The Tipton Daily Tribune from Tipton, Indiana on November 12, 1964 · Page 5
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The Tipton Daily Tribune from Tipton, Indiana · Page 5

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Tipton, Indiana
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Thursday, November 12, 1964
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Page 5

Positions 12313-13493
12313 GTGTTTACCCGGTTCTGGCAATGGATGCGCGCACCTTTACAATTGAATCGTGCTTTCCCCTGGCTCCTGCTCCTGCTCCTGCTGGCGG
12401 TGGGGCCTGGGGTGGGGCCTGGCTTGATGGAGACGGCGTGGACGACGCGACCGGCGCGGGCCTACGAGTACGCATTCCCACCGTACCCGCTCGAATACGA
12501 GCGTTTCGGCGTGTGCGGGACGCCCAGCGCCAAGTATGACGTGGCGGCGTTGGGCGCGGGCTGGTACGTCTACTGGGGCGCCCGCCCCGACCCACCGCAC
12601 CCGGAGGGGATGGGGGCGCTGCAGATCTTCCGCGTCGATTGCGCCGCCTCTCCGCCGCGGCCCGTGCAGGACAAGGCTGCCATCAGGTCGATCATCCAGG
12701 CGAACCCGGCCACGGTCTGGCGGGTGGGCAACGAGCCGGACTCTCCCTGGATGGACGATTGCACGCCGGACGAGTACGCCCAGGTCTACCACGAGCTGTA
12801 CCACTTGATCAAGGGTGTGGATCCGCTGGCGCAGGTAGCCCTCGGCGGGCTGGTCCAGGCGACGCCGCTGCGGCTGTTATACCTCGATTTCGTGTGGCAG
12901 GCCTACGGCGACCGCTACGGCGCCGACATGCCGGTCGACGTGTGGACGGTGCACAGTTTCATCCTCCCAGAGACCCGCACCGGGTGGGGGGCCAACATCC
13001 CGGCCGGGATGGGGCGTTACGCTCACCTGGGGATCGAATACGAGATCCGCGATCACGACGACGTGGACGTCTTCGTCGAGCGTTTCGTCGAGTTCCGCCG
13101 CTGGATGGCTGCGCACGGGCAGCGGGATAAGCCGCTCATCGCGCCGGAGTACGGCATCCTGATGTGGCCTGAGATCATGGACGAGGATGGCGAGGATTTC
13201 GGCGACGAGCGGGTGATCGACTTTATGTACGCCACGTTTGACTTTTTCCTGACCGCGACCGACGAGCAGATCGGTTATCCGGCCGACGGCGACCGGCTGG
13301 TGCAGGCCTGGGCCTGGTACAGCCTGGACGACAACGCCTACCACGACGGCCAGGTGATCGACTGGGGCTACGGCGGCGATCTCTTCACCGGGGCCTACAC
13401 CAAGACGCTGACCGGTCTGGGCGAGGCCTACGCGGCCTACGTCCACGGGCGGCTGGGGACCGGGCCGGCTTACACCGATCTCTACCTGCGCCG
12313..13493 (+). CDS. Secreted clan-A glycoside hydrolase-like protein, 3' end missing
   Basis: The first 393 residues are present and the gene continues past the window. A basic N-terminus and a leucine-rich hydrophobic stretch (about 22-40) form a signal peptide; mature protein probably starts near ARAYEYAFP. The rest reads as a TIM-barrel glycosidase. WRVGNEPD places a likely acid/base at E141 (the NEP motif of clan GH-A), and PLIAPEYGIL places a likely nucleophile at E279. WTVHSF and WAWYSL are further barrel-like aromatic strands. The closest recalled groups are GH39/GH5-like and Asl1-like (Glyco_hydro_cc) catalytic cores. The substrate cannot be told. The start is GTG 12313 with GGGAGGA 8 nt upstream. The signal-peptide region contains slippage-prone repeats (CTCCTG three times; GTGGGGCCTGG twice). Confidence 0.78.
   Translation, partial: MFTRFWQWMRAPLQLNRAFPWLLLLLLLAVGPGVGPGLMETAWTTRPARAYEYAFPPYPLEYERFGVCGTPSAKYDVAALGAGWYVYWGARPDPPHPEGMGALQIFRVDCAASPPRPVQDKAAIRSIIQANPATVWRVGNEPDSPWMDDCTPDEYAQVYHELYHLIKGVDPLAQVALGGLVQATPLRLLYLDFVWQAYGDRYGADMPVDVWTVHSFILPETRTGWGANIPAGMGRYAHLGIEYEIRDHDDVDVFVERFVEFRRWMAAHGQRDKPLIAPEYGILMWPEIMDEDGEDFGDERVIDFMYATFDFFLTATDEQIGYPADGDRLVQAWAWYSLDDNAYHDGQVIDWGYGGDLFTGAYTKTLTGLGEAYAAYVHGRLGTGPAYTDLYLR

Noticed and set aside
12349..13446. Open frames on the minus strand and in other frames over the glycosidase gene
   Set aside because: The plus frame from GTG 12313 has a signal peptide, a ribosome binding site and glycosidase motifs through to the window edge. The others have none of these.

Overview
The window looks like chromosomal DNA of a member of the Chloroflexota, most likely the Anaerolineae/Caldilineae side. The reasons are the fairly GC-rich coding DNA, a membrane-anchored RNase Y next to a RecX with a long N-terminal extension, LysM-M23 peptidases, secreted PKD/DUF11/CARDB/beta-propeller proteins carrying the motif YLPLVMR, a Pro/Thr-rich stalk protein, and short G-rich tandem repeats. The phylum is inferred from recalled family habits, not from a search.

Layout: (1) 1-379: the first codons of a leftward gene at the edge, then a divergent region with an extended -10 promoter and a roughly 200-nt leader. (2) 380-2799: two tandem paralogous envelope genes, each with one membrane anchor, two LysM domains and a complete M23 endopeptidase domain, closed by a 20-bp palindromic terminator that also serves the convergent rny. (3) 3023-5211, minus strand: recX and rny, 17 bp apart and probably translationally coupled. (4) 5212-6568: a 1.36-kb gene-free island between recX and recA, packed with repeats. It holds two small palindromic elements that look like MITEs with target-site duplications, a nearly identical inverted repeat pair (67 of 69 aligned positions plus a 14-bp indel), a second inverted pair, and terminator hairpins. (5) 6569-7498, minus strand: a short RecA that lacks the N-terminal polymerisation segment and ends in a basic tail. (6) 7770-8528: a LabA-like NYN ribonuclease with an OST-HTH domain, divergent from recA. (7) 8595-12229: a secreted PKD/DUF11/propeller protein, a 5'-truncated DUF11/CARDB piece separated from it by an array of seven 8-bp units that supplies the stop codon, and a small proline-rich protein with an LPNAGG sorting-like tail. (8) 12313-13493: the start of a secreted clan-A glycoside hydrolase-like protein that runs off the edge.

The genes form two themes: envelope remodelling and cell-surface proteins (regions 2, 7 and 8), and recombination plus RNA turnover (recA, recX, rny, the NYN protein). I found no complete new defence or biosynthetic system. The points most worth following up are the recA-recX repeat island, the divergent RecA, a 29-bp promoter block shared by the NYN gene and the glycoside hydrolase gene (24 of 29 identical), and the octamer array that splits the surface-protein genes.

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Cancer Proves Fatal To Red's' Pilot Fred HuPtcftison Dies In Hospital In Florida Today BRADENTON, Fla. (UPI)— Fred Hutchinson, former manger of the Cincinnati Reds, died early today at Manatee Memorial Hospital. He was 45. Hutchinson's physician, Dr. J.H. Beam, said the former manager's wife, Patricia, and his two older sons were at the bedside at the time of death. Hutchinson died at 3:58 a.m. EST after suffering"from chest cancer since the ,first of the year, Beam said. The former manager was unconscious at the time of death, the doctor said. "It was very hard on his family. They had been expecting it, but it was still very hard," Beam said. » Hutchinson had been in a semi-coma for the past week, according to the doctor. "He said very little to me or to anyone else. "He was a great guy. It is too bad," Beam said. i Hutchinson was put on the critical list Wednesday after having what hospital authorities described as "a bad day." He was re-admitted to the hospital here Monday for the second time in the past two weeks. Hutchinson was released from the hospital last Saturday after a week-long stay in which he showed steady improvement. But after a weekend at home, he was hospitalized again Mon• day in "poor" condition and took a turn for the worse Wednesday. Doctors discovered Hutchinson had chest cancer last December. After guiding the Reds through most of the season, Hutchinson resigned as manager Oet. 19. Hutchinson had the kind of baseball career every player dreams of. He broke into pro ball at 18 and promptly became the prime target of every scout in the country by winning 25 games and losing only seven for Seattle of the Pacific Coast League his first year out. Detroit landed him in 1939 by turning over §50,000 plus five players to the Seattle club. As a pitcher the curly haired Hutch never rivaled either Bob Feller or teammate . Hal Newhouser, but. he ,> won his share of the so-called big ones and wound up with a total of 95 victories against 71 losses. He spent his entire' playing career with the Tigers and showed such tremendous competitive spirit that no one was really surprised when they named him manager to succeed Red Rplfe on July 5, 1952. Took Over Reins He took over the club in eighth place and that's where the Tigers finished that year. Hutchinson boosted them two notches to' sixth the following year, then to fifth in 1954. A man of strong convictions, Hutchinson resigned as Detroit manager on Sept. 30,. 1954, because club directors rejected his demand for a two-year contract. Typically, Hutch had no criticism of the Detroit front office at the time. Pressed for the reason he quit, he merely said: "It's personal." Prodded further, Hutchins o n said he left Detroit because "I wouldn't compromise my principles." He never did during his entire 26 years in baseball. Hutchinson had no trouble whatsoever gaining another job. Seattle snapped him up as a manager in 1955 and he promptly led the club to a pennant. That showing earned him another major league managerial chance with- the St Louis Cardinals in 1956. Frank Lane, Cardinal general manager at the time, explained Hutch's selection this way: Patient With Players "He gets a little red­ necked like I do, but he's patient with kids and is the kind of manager I feel will lead the Cardinals' young players to a higher'position." Hutchinson did exactly that, taking over a club that finished seventh the year before and guiding. it to a fourth place berth in 1956. The Cards did even better the following year, winding up second, but they dropped to fifth in 1958 and Hutchinson was let'out.- Back he went to Seattle, his home-town as combination field manager and general manager •but he didn't remain in the minors long. Halfway through the 1959 season, he was summoned to Cincinnati to replace Mayo Smith as manager and two years later he led the Reds to their first National League pennant in 21 years. Probably the best appraisal of Hutchinson as a manager came from one Cincinnati veteran who served under him. "If you can't play for Hutch," he said, "you can't play for anyone. He's tough, but he's fair." National Basketball Association By United Press International Eastern Division W. L. Pet. Boston 11 0 1.000 Cincinnati 6 5 .545 Philadelphia 5 5. .500 New York 2 8 .200 Western Division W. L. Pet. Los Angeles 7 3 .700 St. Louis 6 4 .600 Baltimore . 6 8 -.429 San Francisco 4 8 .333 Detroit 3 9 .250 Wednesday's Results Boston 110 San Francisco 84 Philadelphia 123 Baltimore 114 Cincinnati 118 St. Louis 116 (Only games scheduled) DIVING CHAMP GROSSINGER, N.Y. (UPI)— Eddie Cole of Chicago won the world professional indoor diving championship Wednesday in the second annual international competition. SOCCER PLAYOFFS SAN JOSE, Calif. (UPI)—The Air Force Academy and San Jose State University have been selected to meet in the Far West national soccer championships Nov. 19. The quarter-finals of the NCAA championships will - be played at St. Louis and the finals will be held at Brown University in Providence,-R.I. ONE FOR THE RECORD - - By Alan Mover T GOffP/S #OIY£, 5£JSO// MTtf T#£ 0 £T*o /r TOOK Oi/£R T#£ SCOR///6 £.£*& me/f A£ //OTCti£PMS f7ff OF T#'$ Di&tributcd by King features Syndicate Kelso Wins 'International' By RAY AYRES LAUREL, Md. (UPI)—Kelso ruled the turf today as American champion for the fifth consecutive year and one of the great Thoroughbreds of all time after his brilliant victory Wednesday in the $150,000 Washington, D.C., International. Year end ballots have not been collected and tabulated as yet and Kelso's unprecedented status as "horse of the year" five times in a row is "unoffi : When you're looking-for a full-size, car (a Ford/Ctievyrtype car), but you want it hot and handsome and-at a lower price—you haven't seen anything till you've seen Coronet. Any way you look at it, Coronet's the most for the least...with optional power to 426cubic-inches. With room,ride and style. With a price that's lower by a long shot—model for model—than every full-size Ford and Chevy in the book. Coronet! It's the sellingest Dodge, because just about everyone who looks—buys. Have you seen Coronet, yet? CLYDE OVERDORF MOTORS Inc. rial." But so was his victory in the International after he charged across the finish line four and one-half lengths ahead of arch rival Gun Bow. Jockey Walter Blum, who rode Gun Bow, claimed a foul against Kelso and for about 10 anxious minutes there was a chance Kelso might be disqualified. That would have put him second as he was in 1961, 1962 and 1963. But the stewards declared the race was truly run and Kelso got his justly earned victory. No Objection The enemy forces did not object for Eddie Neloy, who trains Gun Bow, said, "John Gaines, Harry Alberts (owners) and myself saw the movies of the race and while Kelso did come over we feel that the stewards were justified in leaving the result as it was." ,; Kelso's race was so brilliant that thoughts of retiring him immediately probably have changed. Owner Mrs. Richard C. DuPont, who set two objectives for Kelso this year at the start of the season, said, "I can't say anything definite about whether he'll run again. I haven't decided. But his will probably be his last year of racing. -Yes, his was the - most exciting of Kelso's races. You know how much we wanted to win this one." ! Mrs. DuPont and trainer Carl Hanford are determined not to keep Kelso in training too long. He is a gelding and thus has no future as a stallion. Looked Finished For a while this year it looked as though Kelso was through — that age finally had caught up with the 7-year-old. In his first seven races he had Celtics Win 11fh In Row Within a week the Boston Celtics will know? if this is the year they finally set a record for victories at the beginning of a season] The world champions always seem to be in midseason form from the opening bell and this year is no exception. The Celts ran their unbeaten streak.to 11- Wednesday night with a one­ sided 110-84 triumph over San Francisco. The league record for victories at the start of a season is 15 set by the Washington Capitols in 1948. Boston ran off 14 in a .row 10; years later. Wednesday night the Celtics launched a schedule of six 'games in eight days. Their 15th game comes up next Tuesday in Baltimore and the possible record breaker one night later at home against the Hawks. A new set of heroes paved the way for Wednesday night's bombing of the Warriors. Larry Siegfried led the Boston scoring with 20 points and Willie Naulls added 18. Bill Russell contributed 16 points but was of greater value snaring 24 rebounds.and holding Wilt Chamberlain to 24 points. In other games, Cincinnati nipped St. Louis, 118-116; and Philadelphia downed Baltimore, 123-114. The Royals remained Boston's closest pursuer, five games back, as Wayne Embry and Jack Twyman combined for 18 points in a row in the final period. Jerry Lucas was the high point man for Cincy with 26 but St. Louis' Bob Pettit took overall honors with 32. Philadelphia's Hal Greer rang up 36 points, including 14 without a miss from the foul line, as the 76'ers evened their record at 5-5. Walt Bellamy topped the Bullets' scorers with 28 while Gus Johnson and Bailey Howell added 26 and 20, respectively. Sports Parade won only two overnight purses. Then he won the Aqueduct Handicap, was second by a nose to Gun Bow in the Woodward Stakes, and won the Jockey Club Gold Cup for the fifth time. * Only the International was left- and Laurel officials mustered seven other horses from seven countries, including Gun Bow, to run against him in the mile and one-half race. Kelso responded by running the fastest mile and one-half ever clocked in America—2(23 4-5. The time topped the American grass record of 2:24 2-5 set by Pa.rdo at Santa Anita on Feb. 27, 1963 and even was faster than Gallant Man's time of 2:26 3-5 in the 1957 Belmont Stakes. Kelso paid $4.40, $2.40 and $2.40 in winning for the 36th time in 56 races. Gun Bow paid $2.60 and $2.20 while Aniline of Russia which finished nine lengths behind Gun Bow, paid $3.80. Biscayne of Ireland was fourth, followed by Belle Sicam- bre of Fnnce, Primordial of Venezuela, Veronese of Italy and Ryu F>rel of Japan. (Reg. U.S. Pat. Off.) By MILTON R1CHMAN UPI Sports Writer NEW YORK (UPI)— Pickin' the weekend winners' or keep your eye on the clock—that's what usually decides the ball game. Ever notice when there's only two minutes left and your team is behind by a few points; how time seems to adopt wings and starts to fly? jBut when your team is ahead with only two minutes remaining, time gets down on its hands and knees and seems to crawl. The feeling here is time will rim out for Notre Dame Saturday and Michigan State will spill the Fighting Irish from the perfect record ranks. The East •Pitt over Army — Army's strongest point this season is its schedule/ Princeton over Yale—For the Ivy League marbles. Navy over Duke—The Middies are long overdue. Syracuse over Virginia Tech —Closer than you'd imagine. Brown over Harvard — The Bruins are coming on. Also: Columbia over Penn, Holy Cross over Boston U., Cornell oyer Dartmouth, Buffalo over Colgate, Rutgers over Delaware and Massachusetts over New Hampshire. The South Georgia over Auburn—Stand back and give these boys room —it could be the best game of the day. Alabama over Georgia Tech •'Bama already has one hand in the Sugar Bowl. Baylor over Kentucky—Bears passing attack does it. Mississippi over Tennessee— 01' Miss stuns the Volunteers. ,Vanderbilt over Tulane — A long, long story behind this one. Also; Florida State over North Carolina State, Villanova over George Washington, Louisiana State over Mississippi State, Maryland over Clemson, Wake Forest over South Carolina, North Carolina over Virginia, West Virginia over William and Mary and Boston College over Miami (Fla.). The Midwest Michigan State- over .Notre Dame—Coach Duffy Daugherty is praising the Irish too much when everyone. else keeps praising his Spartans. Ohio State over Northwestern -Buckeyes bounce back with a vengeance. Michigan over Iowa—Wolves a chance for the Big Ten title, have the stronger ground attack. Illinois over Wisconsin—Illini defense makes the difference. Purdue over Minnesota— Boilermakers still figure they have a chance for the Big Ten title. Also: Indiana over Oregon, Iowa State over Kansas State, Kansas over Colorado, Nebraska over Oklahoma State, Dayton over Miami (Ohio) and Cincinnati over Wichita. VARSITY 1964-65 Player Ht. Wt. Yr. Age Bill Moore 6'3" 190" Sr. 17 Don Curnutt 6'3 >/2» 160 Sr. 17. Gary Meyers 6'2fc" 160 Sr. 17 Dave Quigley 6'5" 165 Sr. 17 Lex Boyd „„ 6'2" 180 Sr. 17 Keith Smith „: 6'1" 165 Sr. 17 Ron Long-'. ~6T« 170 Sr. 17 Dan Crouch __- 5'10" 180 Sr. 17 Jim Harmon -5'10" 150 Jr. 16 Jim Hannah _„_5W 165 Sr. 17 Bill Elliott ___J 5'H" 170 Sr. 18 Jerry Carter ,_5W 140 Sr. 18 JUNIOR VARSITY Player Ht. Wt. Yr. Age Fritz Surber '. i65 Soph. 15. Bob Shortle „- , .- _6'3" 160 Soph. 15 Bill Compton ______ -6W. 160 Soph. 15 Bill Greene „ 5'11" 145 Soph. 15 Bill Grishaw __5'9/ 2 " 140 Jr. . 16 Terry Mcintosh _ _ . 5'9" 150 Soph. 15 Larry Deakyne : : _5'8." 150 Soph. 15 Oren Rector 1 ,_5'7" 130 Soph. 15 Dan Cochran ___5'7" 140 Soph. 15 Denny Weber ._ _ 5'4" 125 Soph. 15 STATE ROAD 28 EAST TIPTON, INDIANA 132 CLUB 0 P EN I N G Friday Night Nov. 13 Cocktail Lounge Piano Bar MUSIC NIGHTLY 9:00 P.M.,TILL 2:00 A.M. 1 132 €. JEFFERSON The Southwest Arkansas over SMU — No stopping the Razorbacks now. Missouri over Oklahoma—Tigers are up for this one. Texas over TCU—Longhorns looking better lately. Texas A. and M. over Rice —Aggies played heads-up ball against SMU -last week. Penn State over Houston—No letdown for the Nittany Lions. Aslo: Arizona over Texas Western, Tulsa over North Texas State, : Texas Tech over Washington State, New Mexico over Colorado State U., and Arizona State, over San Jose State. .The Far West Washington Over UCLA — Uclans occasionally come apart at the seams. Oregon State over Stanford- Beavers appear to be the best in the West. California over Utah—Bears always strong outside their league. Wyoming over the Air Force —Should be a free scoring ball game. . I Utah State over Idaho— Ag- > gies have the stronger line.' ! Also: Brigham Young over/ Western Michigan, Fresno'. State over University of Pacif- ] ic, San Francisco State over University of Nevada, and Occidental over Cal Tech. • BOWL POSSIBILITIES PHILADELPHIA (UPI)—Villanova, Boston College, Syracuse and Penn State are among this year's top choices from the East for the annual Liberty Bowl game, Bud Dudley, president of the Bowl charities announced Wednesday. The contest, which will be held in Convention Hall at Atlantic City, N.J., will be the first bowl game ever played indoors.' FALVEY SAYS YOU TOO CAN BE A COUPON CLIPPER BEAT THERUSHM AND SAVE MONEY TOO! MEN'S SUITS Attention Wives Want to buy a suit for your Husband for Christmas this year??? This is not too difficult to do at Falveys. Just give us the waist measure and if possible bring in an old suit coat that fits and from these two items we can fit most men. No alterations are made until after Christmas so there is no problem if the garment does not fit properly or If he would prefer some-' other style. Good Selection "CURLEE" and "LINCOLN SQUARE" Brands. Regular Prcies $60 to $89.50 SAVE $10.00 Clip this coupon and save $10 on the purchase of any . suit at F a I v e y s at a value of $60 or more. (Offer good in Nov. Only) WHERE HIS; FRIENDS BUJT THEIR CLOTHES BRAVES NOT PRESENT MILWAUKEE (UPI) — The Milwaukee Braves will" not be represented when the Baseball Association of Wisconsin holds its 27 annual dinner Saturday night. The Braves, who are slated to move to Atlanta, Ga., have not answered their invitations, according to the association's secretary Elly Luderus. Young students and hobbvists can now zero in on the unknown with a low-cost precision microscope that quickly zooms to the desired magnification. One model of the new microscope produces from 25 to 100 times magnification, the other from 50 to 200. Wanted bids on tearing down, or moving, Kemp Methodist parsonage, located at 117 Walnut, Tipton. Bids should be sent to Richard Regnier, Hutto & Regnier, Tipton, Indiana by November 18. C-33